Summary: Opioid use disorder affects genes associated with proinflammatory immune molecule encoding and genes associated with remodeling the extracellular matrix, suggesting the connection between neurons may be altered as a result of opioid use. Additionally, those with OUD have higher levels of microglia in the brain.
The epidemic of opioid abuse affects millions of people worldwide, but researchers know surprisingly little about the molecular changes caused by opioids in the human brain.
A new study, which appears in Biological Psychiatry, aims to better understand those molecular events; showing that genes are expressed differently in the brains of people with opioid use disorder (OUD) compared to those not using opioids.
“These changes may explain not only the addictive properties of opioids but what ultimately causes harm to the brain and the person suffering with opioid use disorder,” said Ryan Logan, PhD, an Associate Professor at Boston University’s School of Medicine, Boston, MA, USA and senior author of the study.
“These gaps in our understanding of opioids’ actions in the brain limits our ability to develop more effective therapies,” Dr. Logan explained. “To address this, we employed new methods to identify novel molecular players directly in the brains of people who struggled with opioid use disorder.”
Dr. Logan and his team obtained autopsy brain tissue from 20 subjects with OUD and chronic opioid use, and 20 without a history of opioid use.
To identify differing patterns of gene expression, they used RNA sequencing (RNAseq), a technique that reflects how strongly genes are being expressed in a given tissue. RNAseq of the dorsolateral prefrontal cortex and the nucleus accumbens, two brain areas strongly associated with addiction pathophysiology, showed that certain genes were expressed differently in people with OUD compared to controls.
The affected genes fell into two broad categories: genes encoding proinflammatory immune molecules; and those involved in remodeling of the extracellular matrix, which suggests that connections between neurons may have been altered by opioid use.
The results also indicated that the brain’s resident immune cells, called microglia, were present at higher levels in the brains of people with OUD.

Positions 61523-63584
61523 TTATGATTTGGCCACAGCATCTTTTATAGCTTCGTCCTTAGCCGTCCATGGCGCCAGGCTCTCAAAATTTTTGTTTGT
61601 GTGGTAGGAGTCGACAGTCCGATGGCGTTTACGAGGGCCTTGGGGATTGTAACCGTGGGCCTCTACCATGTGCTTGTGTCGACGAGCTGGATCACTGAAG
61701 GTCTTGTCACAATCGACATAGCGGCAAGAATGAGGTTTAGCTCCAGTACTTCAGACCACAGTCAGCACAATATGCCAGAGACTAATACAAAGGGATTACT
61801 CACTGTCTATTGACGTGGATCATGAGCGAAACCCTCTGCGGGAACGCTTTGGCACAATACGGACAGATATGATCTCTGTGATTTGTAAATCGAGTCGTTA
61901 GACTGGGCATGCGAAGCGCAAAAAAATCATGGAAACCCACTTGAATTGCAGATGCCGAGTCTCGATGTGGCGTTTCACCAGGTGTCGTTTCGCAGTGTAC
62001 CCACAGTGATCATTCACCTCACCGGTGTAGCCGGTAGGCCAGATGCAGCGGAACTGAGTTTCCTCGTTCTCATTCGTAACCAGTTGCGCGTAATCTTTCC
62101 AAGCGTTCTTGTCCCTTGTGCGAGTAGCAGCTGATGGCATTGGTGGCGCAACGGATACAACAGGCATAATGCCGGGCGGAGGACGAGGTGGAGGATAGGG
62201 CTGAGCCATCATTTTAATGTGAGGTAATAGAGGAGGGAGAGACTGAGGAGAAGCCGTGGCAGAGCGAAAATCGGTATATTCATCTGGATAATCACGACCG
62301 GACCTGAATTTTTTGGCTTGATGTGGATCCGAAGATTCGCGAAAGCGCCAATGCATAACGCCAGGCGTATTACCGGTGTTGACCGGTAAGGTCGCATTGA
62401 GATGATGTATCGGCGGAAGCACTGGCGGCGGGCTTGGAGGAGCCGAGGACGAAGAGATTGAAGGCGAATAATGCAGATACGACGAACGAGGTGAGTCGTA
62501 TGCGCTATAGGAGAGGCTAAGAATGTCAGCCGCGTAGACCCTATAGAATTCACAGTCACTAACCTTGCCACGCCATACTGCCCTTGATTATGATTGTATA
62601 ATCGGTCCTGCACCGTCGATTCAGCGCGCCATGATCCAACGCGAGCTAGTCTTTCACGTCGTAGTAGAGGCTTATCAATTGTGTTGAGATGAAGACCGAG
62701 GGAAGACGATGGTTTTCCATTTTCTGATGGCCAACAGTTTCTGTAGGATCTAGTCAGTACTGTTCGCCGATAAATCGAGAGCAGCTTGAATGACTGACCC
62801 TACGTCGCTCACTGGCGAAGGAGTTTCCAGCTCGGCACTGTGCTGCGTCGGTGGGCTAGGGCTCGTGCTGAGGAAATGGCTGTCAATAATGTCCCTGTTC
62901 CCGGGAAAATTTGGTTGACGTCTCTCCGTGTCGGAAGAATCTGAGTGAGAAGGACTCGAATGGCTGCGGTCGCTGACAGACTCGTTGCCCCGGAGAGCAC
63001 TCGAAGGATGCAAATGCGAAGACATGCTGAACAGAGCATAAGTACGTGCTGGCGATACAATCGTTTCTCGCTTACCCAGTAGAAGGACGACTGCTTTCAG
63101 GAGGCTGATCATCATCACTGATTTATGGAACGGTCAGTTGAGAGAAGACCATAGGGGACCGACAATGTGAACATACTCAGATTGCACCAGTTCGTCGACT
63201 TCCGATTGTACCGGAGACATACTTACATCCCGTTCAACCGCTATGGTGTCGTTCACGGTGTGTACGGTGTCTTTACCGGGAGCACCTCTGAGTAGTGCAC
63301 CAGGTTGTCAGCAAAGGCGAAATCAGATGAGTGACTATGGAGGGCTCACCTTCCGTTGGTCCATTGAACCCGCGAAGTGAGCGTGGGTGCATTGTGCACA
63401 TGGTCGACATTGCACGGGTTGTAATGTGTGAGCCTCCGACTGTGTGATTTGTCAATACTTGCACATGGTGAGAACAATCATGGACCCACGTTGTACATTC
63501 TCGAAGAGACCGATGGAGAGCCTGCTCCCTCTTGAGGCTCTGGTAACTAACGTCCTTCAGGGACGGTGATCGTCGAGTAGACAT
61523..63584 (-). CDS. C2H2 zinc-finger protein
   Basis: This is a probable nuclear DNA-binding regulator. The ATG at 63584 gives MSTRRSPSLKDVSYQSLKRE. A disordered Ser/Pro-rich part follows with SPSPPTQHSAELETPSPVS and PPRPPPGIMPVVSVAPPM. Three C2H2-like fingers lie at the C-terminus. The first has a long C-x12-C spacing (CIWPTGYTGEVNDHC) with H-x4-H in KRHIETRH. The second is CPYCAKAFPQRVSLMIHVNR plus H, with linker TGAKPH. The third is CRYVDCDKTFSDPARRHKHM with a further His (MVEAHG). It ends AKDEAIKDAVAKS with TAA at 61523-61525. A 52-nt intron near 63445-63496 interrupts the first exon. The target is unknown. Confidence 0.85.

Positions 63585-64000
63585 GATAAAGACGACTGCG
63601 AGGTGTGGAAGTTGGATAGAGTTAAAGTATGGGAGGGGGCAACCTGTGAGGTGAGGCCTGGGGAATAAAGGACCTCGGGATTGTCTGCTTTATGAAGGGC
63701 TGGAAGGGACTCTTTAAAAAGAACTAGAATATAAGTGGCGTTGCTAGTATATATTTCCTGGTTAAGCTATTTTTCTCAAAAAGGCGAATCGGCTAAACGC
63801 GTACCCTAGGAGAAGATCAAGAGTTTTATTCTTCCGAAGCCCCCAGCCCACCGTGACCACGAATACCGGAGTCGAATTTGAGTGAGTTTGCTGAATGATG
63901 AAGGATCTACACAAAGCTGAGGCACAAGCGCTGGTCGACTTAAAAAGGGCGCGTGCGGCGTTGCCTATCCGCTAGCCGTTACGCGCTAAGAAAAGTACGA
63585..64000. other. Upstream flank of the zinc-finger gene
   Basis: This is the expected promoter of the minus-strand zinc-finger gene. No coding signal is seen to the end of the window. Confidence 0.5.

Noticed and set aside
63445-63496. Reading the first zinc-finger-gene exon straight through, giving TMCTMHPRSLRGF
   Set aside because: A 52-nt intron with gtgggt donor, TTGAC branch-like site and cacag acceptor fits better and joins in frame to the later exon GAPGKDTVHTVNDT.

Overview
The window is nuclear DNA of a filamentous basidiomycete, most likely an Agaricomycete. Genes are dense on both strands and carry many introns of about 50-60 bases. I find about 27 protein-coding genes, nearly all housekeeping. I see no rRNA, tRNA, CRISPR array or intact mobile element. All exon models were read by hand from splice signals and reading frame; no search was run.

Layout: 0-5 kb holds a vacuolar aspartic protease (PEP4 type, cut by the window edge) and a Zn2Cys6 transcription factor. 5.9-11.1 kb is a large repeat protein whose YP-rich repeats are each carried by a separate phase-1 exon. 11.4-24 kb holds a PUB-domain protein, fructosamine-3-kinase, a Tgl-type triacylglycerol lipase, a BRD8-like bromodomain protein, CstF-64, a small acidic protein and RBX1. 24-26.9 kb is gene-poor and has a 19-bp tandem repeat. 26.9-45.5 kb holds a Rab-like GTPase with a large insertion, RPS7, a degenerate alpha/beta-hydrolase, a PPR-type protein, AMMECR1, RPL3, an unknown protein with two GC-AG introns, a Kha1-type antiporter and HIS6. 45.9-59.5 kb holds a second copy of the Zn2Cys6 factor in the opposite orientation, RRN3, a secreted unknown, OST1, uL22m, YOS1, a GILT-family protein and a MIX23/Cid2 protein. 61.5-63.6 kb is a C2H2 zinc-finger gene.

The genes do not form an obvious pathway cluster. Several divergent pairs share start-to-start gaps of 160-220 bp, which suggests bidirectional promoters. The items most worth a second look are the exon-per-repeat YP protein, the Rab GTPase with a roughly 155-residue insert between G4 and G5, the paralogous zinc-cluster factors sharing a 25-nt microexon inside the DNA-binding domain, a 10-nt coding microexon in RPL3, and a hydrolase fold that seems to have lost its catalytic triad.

“We discovered several important molecular pathways that are integral in mediating the consequences of chronic opioid use on the brain. These molecules are responsible for shaping and maintaining the local environment required for neurons to function properly, as well as molecules critical for local inflammation that may impact the brain’s response to opioids. Together, these players represent new targets in both the pathology and treatment of opioid use disorder,” said Dr. Logan.
John Krystal, MD, Editor of Biological Psychiatry, said of the study: “The deeper we understand opioid use disorders, the more complex is the biology that emerges. This study highlights that opioid dependency is associated with expected changes in markers of neural response and plasticity, but also with neuro-inflammatory changes associated with microglia.
“These findings suggest important new directions that can be followed in larger studies and that broaden our view of the neurobiology, and potentially treatment, of opioid use disorder.”
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Author: Rhiannon Bugno Source: Elsevier Contact: Rhiannon Bugno – Elsevier Image: The image is in the public domain
Transcriptional alterations in dorsolateral prefrontal cortex and nucleus accumbens implicate neuroinflammation and synaptic remodeling in opioid use disorder
Prevalence rates of opioid use disorder (OUD) have increased dramatically, accompanied by a surge of overdose deaths. While opioid dependence has been extensively studied in preclinical models, an understanding of the biological alterations that occur in the brains of people who chronically use opioids and who are diagnosed with OUD remains limited. To address this limitation, RNA sequencing was conducted on the dorsolateral prefrontal cortex and nucleus accumbens, regions heavily implicated in OUD, from postmortem brains in subjects with OUD.
We performed RNA sequencing on the dorsolateral prefrontal cortex and nucleus accumbens from unaffected comparison subjects (n = 20) and subjects diagnosed with OUD (n = 20). Our transcriptomic analyses identified differentially expressed transcripts and investigated the transcriptional coherence between brain regions using rank-rank hypergeometric orderlap. Weighted gene coexpression analyses identified OUD-specific modules and gene networks. Integrative analyses between differentially expressed transcripts and genome-wide association study datasets using linkage disequilibrium scores assessed the genetic liability of psychiatric-related phenotypes in OUD.
Rank-rank hypergeometric overlap analyses revealed extensive overlap in transcripts between the dorsolateral prefrontal cortex and nucleus accumbens in OUD, related to synaptic remodeling and neuroinflammation. Identified transcripts were enriched for factors that control proinflammatory cytokine, chondroitin sulfate, and extracellular matrix signaling. Cell-type deconvolution implicated a role for microglia as a potential driver for opioid-induced neuroplasticity. Linkage disequilibrium score analysis suggested genetic liabilities for risky behavior, attention-deficit/hyperactivity disorder, and depression in subjects with OUD.
Overall, our findings suggest connections between the brain’s immune system and opioid dependence in the human brain.